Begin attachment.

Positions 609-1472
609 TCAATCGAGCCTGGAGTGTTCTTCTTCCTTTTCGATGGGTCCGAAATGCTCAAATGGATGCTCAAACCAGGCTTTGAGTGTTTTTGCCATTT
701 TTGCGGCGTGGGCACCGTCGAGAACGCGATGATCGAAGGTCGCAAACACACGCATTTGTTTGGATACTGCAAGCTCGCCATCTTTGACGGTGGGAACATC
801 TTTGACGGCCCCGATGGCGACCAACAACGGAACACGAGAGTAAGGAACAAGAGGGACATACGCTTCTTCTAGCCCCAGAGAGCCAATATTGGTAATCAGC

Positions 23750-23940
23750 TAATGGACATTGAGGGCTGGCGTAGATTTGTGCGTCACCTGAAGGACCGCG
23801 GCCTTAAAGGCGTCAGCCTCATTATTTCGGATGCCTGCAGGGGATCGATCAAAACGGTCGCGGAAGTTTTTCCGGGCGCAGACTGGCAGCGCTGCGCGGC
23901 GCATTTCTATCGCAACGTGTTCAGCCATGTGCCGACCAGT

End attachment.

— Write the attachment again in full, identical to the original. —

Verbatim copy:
Positions 609-1472
609 TCAATCGAGCCTGGAGTGTTCTTCTTCCTTTTCGATGGGTCCGAAATGCTCAAATGGATGCTCAAACCAGGCTTTGAGTGTTTTTGCCATTT
701 TTGCGGCGTGGGCACCGTCGAGAACGCGATGATCGAAGGTCGCAAACACACGCATTTGTTTGGATACTGCAAGCTCGCCATCTTTGACGGTGGGAACATC
801 TTTGACGGCCCCGATGGCGACCAACAACGGAACACGAGAGTAAGGAACAAGAGGGACATACGCTTCTTCTAGCCCCAGAGAGCCAATATTGGTAATCAGC

Positions 23750-23940
23750 TAATGGACATTGAGGGCTGGCGTAGATTTGTGCGTCACCTGAAGGACCGCG
23801 GCCTTAAAGGCGTCAGCCTCATTATTTCGGATGCCTGCAGGGGATCGATCAAAACGGTCGCGGAAGTTTTTCCGGGCGCAGACTGGCAGCGCTGCGCGGC
23901 GCATTTCTATCGCAACGTGTTCAGCCATGTGCCGACCAGT